Because it is not patently obvious that plaintiff's complaint fails to allege the violation of a federal right, the district court erred in dismissing it under § 1915(e)(2)(B)(ii) and Rule 12(b)(6). On remand, plaintiff should be afforded an opportunity to amend his complaint to cure any deficiencies.

Accordingly, we VACATE and REMAND the action to the district court for further proceedings. The mandate shall issue forthwith.

Entered for the Court

David M. Ebel

Circuit Judge

Click footnote number to return to corresponding location in the text.

*. This order and judgment is not binding precedent, except under the doctrines of law of the case, res judicata, and collateral estoppel. The court generally disfavors the citation of orders and judgments; nevertheless, an order and judgment may be cited under the terms and conditions of 10th Cir. R. 36.3.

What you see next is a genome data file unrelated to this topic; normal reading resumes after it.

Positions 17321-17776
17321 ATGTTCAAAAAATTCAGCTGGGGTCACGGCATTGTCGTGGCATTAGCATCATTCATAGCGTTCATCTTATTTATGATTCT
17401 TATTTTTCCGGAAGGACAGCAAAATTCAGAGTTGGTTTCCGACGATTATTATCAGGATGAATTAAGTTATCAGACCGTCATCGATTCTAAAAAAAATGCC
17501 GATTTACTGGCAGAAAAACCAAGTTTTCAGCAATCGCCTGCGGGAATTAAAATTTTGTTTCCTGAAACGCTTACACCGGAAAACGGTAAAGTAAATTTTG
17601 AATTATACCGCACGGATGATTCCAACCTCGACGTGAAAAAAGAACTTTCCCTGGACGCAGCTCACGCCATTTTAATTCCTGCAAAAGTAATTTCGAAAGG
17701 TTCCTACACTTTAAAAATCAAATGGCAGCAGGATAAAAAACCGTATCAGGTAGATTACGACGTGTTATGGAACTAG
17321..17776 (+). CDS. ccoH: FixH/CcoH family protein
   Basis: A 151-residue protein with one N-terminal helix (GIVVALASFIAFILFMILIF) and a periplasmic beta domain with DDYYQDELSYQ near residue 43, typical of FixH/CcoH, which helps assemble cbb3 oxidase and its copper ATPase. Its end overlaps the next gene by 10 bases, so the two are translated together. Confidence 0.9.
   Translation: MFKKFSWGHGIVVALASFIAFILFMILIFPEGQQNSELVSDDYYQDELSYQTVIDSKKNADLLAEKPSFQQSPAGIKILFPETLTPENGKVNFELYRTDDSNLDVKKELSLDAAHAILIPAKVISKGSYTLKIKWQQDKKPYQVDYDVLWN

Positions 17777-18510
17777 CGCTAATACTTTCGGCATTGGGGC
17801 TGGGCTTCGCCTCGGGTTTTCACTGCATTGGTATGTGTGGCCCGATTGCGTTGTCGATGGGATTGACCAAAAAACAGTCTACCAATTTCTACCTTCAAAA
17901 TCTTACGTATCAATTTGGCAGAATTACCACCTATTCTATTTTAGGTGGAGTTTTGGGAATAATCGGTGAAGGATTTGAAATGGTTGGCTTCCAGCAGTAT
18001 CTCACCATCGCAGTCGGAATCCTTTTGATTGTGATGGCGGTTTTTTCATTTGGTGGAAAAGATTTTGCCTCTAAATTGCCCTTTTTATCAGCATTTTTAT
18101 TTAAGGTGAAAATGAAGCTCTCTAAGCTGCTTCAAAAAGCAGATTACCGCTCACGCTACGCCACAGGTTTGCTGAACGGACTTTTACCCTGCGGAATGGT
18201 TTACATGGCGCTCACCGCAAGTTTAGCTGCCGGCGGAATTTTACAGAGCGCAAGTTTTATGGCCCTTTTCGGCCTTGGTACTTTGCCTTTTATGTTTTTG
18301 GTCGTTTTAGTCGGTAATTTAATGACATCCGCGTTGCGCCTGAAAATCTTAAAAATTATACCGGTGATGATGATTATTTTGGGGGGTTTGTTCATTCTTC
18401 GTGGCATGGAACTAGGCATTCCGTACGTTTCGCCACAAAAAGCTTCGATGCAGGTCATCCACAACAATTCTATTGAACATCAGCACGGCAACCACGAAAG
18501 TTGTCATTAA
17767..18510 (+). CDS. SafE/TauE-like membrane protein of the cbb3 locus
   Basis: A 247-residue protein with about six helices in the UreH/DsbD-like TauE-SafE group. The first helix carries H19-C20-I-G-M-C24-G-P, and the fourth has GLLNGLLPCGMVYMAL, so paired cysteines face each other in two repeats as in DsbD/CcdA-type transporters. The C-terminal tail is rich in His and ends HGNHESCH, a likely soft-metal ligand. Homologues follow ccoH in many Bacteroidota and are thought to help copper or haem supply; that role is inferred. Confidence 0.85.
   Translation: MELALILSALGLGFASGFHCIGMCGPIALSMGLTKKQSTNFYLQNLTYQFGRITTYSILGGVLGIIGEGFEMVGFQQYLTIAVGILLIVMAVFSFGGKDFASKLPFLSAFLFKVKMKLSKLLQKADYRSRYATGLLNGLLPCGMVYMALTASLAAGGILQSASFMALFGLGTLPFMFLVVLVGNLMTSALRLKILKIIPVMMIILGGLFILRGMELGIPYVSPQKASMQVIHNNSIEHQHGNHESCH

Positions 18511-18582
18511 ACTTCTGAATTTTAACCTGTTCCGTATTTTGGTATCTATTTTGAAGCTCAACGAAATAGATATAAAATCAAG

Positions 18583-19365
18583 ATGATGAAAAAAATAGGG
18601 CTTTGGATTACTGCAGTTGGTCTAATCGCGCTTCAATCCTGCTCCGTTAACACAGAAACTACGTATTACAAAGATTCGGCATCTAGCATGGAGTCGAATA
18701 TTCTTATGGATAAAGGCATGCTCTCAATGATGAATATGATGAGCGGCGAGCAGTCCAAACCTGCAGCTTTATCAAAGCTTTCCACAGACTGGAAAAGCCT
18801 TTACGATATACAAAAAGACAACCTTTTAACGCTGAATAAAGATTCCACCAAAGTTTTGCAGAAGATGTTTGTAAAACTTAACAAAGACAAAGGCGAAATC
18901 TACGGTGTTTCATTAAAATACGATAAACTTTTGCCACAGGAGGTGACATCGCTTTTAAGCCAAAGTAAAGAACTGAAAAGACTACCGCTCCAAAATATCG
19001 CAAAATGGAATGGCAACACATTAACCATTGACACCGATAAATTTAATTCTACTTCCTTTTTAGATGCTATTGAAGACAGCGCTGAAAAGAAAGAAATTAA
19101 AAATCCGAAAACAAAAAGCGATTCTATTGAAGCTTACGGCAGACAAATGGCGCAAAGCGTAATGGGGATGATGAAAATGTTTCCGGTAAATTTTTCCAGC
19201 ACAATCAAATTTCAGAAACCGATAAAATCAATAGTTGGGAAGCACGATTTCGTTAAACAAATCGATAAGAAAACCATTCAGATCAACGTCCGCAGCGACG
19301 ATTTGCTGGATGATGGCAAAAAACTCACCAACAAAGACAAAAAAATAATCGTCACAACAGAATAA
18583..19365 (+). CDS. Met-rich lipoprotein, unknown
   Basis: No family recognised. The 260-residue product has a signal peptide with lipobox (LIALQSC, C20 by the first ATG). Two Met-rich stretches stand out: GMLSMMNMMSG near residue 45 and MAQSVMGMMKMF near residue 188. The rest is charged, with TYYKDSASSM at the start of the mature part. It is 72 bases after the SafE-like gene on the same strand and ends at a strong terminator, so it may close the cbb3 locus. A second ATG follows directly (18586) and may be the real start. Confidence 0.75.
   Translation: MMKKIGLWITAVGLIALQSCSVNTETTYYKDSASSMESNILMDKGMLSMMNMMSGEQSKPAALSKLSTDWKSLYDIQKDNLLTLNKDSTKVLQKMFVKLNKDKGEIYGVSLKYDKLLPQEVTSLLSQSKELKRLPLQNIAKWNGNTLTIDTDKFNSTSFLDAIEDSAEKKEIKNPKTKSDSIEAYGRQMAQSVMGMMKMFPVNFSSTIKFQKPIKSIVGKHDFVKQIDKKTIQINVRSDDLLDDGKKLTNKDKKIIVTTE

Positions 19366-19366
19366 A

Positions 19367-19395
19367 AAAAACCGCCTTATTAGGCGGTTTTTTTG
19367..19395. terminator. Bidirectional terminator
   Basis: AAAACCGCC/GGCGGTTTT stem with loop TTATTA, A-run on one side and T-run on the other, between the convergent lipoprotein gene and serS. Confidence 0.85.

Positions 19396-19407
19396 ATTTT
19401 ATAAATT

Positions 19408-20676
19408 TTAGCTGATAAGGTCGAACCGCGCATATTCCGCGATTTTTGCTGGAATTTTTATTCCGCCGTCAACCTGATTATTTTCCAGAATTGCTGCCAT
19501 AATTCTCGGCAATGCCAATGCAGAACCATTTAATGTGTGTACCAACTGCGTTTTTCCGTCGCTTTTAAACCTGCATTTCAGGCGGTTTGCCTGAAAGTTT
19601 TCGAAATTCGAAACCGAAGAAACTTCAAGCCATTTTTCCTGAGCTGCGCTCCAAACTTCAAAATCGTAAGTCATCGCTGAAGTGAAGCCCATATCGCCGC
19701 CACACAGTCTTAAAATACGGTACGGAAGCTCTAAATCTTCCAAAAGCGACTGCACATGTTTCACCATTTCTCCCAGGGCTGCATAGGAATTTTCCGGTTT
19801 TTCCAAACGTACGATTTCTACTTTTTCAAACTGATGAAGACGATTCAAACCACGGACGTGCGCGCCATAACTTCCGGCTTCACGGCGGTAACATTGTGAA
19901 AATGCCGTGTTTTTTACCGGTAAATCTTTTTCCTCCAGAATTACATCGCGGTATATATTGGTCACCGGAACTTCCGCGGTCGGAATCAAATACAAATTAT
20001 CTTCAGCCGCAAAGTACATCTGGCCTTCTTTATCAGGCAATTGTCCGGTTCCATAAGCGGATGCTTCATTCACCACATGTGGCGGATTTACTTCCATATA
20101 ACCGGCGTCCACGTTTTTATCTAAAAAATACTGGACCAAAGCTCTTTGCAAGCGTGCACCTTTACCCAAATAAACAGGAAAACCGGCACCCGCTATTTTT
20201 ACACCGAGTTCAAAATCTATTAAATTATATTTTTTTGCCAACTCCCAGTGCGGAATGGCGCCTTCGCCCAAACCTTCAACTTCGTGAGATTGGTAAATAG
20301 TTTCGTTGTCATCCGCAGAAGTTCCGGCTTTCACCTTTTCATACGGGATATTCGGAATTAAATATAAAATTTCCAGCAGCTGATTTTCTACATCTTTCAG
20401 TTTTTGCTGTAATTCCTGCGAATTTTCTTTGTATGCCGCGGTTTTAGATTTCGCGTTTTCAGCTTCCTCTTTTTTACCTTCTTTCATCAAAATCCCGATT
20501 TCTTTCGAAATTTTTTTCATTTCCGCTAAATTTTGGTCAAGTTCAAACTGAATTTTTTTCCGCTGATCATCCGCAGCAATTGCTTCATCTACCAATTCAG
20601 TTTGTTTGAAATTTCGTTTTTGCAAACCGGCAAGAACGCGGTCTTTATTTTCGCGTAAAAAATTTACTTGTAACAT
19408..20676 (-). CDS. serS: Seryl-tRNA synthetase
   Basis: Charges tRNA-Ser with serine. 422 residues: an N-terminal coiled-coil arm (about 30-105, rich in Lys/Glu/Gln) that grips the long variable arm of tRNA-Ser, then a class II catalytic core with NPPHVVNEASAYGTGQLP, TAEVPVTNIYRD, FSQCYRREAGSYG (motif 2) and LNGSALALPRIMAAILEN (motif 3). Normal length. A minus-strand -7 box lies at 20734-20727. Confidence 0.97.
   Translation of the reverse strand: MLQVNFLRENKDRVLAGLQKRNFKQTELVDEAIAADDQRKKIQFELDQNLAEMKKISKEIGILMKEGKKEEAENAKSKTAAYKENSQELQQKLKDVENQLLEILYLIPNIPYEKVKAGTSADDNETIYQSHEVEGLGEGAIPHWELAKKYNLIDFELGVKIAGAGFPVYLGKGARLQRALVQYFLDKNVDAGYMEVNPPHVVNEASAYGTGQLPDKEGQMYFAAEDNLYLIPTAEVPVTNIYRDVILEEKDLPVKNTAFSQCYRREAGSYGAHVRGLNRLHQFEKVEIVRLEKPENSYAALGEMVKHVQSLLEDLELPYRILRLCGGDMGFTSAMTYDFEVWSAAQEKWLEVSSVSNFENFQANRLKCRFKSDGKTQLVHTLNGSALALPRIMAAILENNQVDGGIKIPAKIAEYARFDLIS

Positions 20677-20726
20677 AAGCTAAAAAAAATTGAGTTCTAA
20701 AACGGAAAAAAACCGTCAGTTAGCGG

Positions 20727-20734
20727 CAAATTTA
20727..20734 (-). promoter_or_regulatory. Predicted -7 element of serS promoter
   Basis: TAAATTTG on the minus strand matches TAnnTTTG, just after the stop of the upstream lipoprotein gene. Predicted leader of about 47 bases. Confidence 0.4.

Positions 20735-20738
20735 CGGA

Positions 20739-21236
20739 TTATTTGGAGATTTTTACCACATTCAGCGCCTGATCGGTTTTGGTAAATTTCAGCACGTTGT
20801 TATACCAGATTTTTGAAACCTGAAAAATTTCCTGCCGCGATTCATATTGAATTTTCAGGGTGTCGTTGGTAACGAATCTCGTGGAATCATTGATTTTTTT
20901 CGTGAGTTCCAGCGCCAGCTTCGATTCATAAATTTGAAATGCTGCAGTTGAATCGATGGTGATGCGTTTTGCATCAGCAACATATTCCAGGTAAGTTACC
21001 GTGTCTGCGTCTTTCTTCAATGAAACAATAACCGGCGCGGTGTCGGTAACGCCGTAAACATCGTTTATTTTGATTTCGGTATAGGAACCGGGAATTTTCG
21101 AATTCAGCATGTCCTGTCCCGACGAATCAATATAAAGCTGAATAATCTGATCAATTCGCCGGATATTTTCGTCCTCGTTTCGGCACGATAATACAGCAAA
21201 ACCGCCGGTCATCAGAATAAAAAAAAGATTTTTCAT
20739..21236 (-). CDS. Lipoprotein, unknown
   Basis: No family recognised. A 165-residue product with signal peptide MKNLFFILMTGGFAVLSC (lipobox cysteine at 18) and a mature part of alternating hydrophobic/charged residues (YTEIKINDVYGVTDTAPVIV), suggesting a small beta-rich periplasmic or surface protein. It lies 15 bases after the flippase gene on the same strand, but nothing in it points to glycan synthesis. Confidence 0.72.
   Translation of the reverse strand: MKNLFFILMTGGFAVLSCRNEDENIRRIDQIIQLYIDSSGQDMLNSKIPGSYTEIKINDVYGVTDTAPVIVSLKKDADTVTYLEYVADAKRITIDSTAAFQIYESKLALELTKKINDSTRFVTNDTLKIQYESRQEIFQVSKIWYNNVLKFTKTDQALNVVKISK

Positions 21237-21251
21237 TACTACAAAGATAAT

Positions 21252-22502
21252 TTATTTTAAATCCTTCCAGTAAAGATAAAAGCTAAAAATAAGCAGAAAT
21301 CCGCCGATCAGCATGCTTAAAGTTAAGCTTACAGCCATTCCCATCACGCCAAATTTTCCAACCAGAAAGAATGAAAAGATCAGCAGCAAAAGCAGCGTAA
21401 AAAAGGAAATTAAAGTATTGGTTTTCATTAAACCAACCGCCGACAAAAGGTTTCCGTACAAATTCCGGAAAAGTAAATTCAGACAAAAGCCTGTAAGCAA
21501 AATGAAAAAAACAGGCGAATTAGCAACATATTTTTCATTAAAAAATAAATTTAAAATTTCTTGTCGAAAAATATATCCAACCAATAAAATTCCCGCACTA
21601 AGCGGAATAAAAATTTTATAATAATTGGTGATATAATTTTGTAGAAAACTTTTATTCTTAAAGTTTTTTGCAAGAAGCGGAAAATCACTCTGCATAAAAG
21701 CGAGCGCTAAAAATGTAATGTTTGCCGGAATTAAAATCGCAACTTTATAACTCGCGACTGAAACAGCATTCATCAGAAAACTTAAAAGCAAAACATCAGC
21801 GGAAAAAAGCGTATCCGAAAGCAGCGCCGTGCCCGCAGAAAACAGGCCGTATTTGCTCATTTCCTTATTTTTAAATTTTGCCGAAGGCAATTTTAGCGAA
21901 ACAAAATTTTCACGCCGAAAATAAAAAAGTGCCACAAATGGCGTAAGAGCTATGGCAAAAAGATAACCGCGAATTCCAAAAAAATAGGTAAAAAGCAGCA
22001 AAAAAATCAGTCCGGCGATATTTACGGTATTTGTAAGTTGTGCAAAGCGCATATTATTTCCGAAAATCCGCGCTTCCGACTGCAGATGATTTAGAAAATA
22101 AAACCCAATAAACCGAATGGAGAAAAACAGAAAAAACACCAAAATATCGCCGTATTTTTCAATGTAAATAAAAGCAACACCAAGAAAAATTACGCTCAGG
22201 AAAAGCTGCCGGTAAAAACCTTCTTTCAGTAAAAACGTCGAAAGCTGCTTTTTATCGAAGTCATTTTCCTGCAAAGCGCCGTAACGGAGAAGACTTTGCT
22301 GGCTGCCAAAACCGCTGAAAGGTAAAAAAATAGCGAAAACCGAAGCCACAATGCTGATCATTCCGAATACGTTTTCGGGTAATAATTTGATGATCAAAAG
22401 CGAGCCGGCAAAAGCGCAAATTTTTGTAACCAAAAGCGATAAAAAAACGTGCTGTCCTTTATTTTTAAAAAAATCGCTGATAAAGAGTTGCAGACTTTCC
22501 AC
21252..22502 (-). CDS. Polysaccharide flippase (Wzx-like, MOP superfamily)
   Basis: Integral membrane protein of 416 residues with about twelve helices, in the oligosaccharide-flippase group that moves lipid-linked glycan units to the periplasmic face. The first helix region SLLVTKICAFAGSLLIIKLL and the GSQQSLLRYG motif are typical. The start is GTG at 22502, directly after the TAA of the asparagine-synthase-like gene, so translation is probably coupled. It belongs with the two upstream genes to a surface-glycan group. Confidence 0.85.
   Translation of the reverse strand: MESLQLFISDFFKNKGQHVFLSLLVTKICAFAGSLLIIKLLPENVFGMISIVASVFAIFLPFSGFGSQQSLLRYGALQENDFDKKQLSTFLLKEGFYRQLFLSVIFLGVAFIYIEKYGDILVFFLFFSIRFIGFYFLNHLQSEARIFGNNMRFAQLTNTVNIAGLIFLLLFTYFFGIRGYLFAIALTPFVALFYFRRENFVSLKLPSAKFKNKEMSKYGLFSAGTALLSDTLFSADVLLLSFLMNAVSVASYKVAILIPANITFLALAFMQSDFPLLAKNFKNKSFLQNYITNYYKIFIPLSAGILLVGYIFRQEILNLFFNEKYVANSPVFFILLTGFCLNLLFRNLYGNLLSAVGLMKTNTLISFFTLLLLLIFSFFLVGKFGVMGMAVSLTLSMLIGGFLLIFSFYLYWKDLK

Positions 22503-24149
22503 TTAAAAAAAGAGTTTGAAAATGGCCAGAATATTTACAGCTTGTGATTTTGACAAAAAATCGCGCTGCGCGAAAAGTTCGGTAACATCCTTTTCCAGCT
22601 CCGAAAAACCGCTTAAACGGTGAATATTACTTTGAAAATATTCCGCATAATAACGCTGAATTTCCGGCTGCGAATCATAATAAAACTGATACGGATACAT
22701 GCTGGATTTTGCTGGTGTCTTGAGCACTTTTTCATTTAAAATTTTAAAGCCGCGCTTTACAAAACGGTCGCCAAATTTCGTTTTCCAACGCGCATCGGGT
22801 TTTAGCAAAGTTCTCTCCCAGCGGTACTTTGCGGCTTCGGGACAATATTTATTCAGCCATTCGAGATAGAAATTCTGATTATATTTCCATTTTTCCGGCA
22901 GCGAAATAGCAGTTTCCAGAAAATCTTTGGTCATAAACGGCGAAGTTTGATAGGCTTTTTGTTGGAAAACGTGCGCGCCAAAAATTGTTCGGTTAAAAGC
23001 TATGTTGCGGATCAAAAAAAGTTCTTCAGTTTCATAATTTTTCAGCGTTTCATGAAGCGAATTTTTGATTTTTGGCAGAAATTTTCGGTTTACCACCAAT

1. Moreover, plaintiff's right to a free transcript in order to file his habeas petition is not unconditional. A petitioner seeking relief under 28 U.S.C. §§ 2254 or 2255 must first demonstrate that his claim is not frivolous and that the transcript is needed to decide the issue presented by the suit before the court is required to provide him with a free transcript. See United States v. MacCollom, 426 U.S. 317 (1976) (plurality) (interpreting a § 2255 petition and 28 U.S.C. § 753(f)); Ruark v. Gunter, 958 F.2d 318, 319 (10th Cir. 1992) (applying the MacCollom analysis to a § 2254 action).